GitLab Continuous Integration (GitLab CI/CD)
GitLab CI/CD is GitLab's built-in tool for software development using continuous methodology:
- Continuous integration (CI).
- Continuous delivery and deployment (CD).
CI/CD is a vast area, so GitLab provides documentation for all levels of expertise. Consult the following table to find the right documentation for you:
|Level of expertise||Resource|
|New to the concepts of CI and CD||For a high-level overview, read an introduction to CI/CD with GitLab.|
|Familiar with GitLab CI/CD concepts||After getting familiar with GitLab CI/CD, let us walk you through a simple example in our getting started guide.|
|A GitLab CI/CD expert||Jump straight to our
Familiarity with GitLab Runner is also useful because it is responsible for running the jobs in your CI/CD pipeline. On GitLab.com, shared Runners are enabled by default so you won't need to set this up to get started.
CI/CD with Auto DevOps
Auto DevOps is the default minimum-configuration method for implementing CI/CD. Auto DevOps:
- Provides simplified setup and execution of CI/CD.
- Allows GitLab to automatically detect, build, test, deploy, and monitor your applications.
Manually configured CI/CD
For complete control, you can manually configure GitLab CI/CD.
With basic knowledge of how GitLab CI/CD works, the following documentation extends your knowledge into more features:
|Introduction to pipelines and jobs||Provides an overview of GitLab CI/CD and jobs.|
|CI/CD Variables||How environment variables can be configured and made available in pipelines.|
|Where variables can be used||A deeper look into where and how CI/CD variables can be used.|
|User and job permissions||Learn about the access levels a user can have for performing certain CI actions.|
|Configuring GitLab Runners||Documentation for configuring GitLab Runner.|
|Introduction to environments and deployments||Learn how to separate your jobs into environments and use them for different purposes like testing, building and, deploying.|
|Job artifacts||Learn about the output of jobs.|
|Cache dependencies in GitLab CI/CD||Discover how to speed up pipelines using caching.|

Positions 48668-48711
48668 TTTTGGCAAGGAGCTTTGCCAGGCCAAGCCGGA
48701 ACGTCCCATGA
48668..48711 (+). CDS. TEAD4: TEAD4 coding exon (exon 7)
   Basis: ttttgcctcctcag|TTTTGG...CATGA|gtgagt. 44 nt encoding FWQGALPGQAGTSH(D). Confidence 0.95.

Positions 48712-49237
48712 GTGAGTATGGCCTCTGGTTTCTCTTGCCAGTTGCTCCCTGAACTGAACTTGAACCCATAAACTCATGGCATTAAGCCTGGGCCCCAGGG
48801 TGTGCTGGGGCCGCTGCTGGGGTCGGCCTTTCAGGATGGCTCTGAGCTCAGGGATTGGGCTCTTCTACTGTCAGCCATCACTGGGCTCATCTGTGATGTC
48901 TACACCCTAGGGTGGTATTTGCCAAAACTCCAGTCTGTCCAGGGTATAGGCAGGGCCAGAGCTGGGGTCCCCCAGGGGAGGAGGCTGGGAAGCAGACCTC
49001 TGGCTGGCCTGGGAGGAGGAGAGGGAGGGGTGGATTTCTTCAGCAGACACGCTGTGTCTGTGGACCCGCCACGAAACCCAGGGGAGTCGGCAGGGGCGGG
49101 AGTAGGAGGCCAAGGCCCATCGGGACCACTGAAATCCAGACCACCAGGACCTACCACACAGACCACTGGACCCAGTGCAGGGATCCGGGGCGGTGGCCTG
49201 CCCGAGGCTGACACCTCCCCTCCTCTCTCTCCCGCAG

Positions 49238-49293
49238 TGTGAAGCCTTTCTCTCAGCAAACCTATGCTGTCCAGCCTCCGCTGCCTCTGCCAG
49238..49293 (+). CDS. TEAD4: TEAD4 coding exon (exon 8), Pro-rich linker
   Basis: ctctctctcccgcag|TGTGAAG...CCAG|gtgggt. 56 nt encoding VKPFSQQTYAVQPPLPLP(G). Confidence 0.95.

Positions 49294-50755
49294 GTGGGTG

|Using Git submodules with GitLab CI||How to run your CI jobs when using Git submodules.|
|Pipelines for merge requests||Create pipelines specifically for merge requests.|
|Using SSH keys with GitLab CI/CD||Use SSH keys in your build environment.|
|Triggering pipelines through the API||Use the GitLab API to trigger a pipeline.|
|Pipeline schedules||Trigger pipelines on a schedule.|
|Connecting GitLab with a Kubernetes cluster||Integrate one or more Kubernetes clusters to your project.|
|ChatOps||Trigger CI jobs from chat, with results sent back to the channel.|
|Interactive web terminals||Open an interactive web terminal to debug the running jobs.|
GitLab provides examples of configuring GitLab CI/CD in the form of:
- A collection of examples and other resources.
- Example projects that are available at the
gitlab-examplesgroup. For example, see:
As a GitLab administrator, you can change the default behavior of GitLab CI/CD for:
Docker is commonly used with GitLab CI/CD. Learn more about how to to accomplish this with the following documentation:
|Using Docker images||Use GitLab and GitLab Runner with Docker to build and test applications.|
|Building Docker images with GitLab CI/CD||Maintain Docker-based projects using GitLab CI/CD.|
Related topics include:
Why GitLab CI/CD?
The following articles explain reasons to use GitLab CI/CD for your CI/CD infrastructure:
See also the Why CI/CD? presentation.
As GitLab CI/CD has evolved, certain breaking changes have been necessary. These are: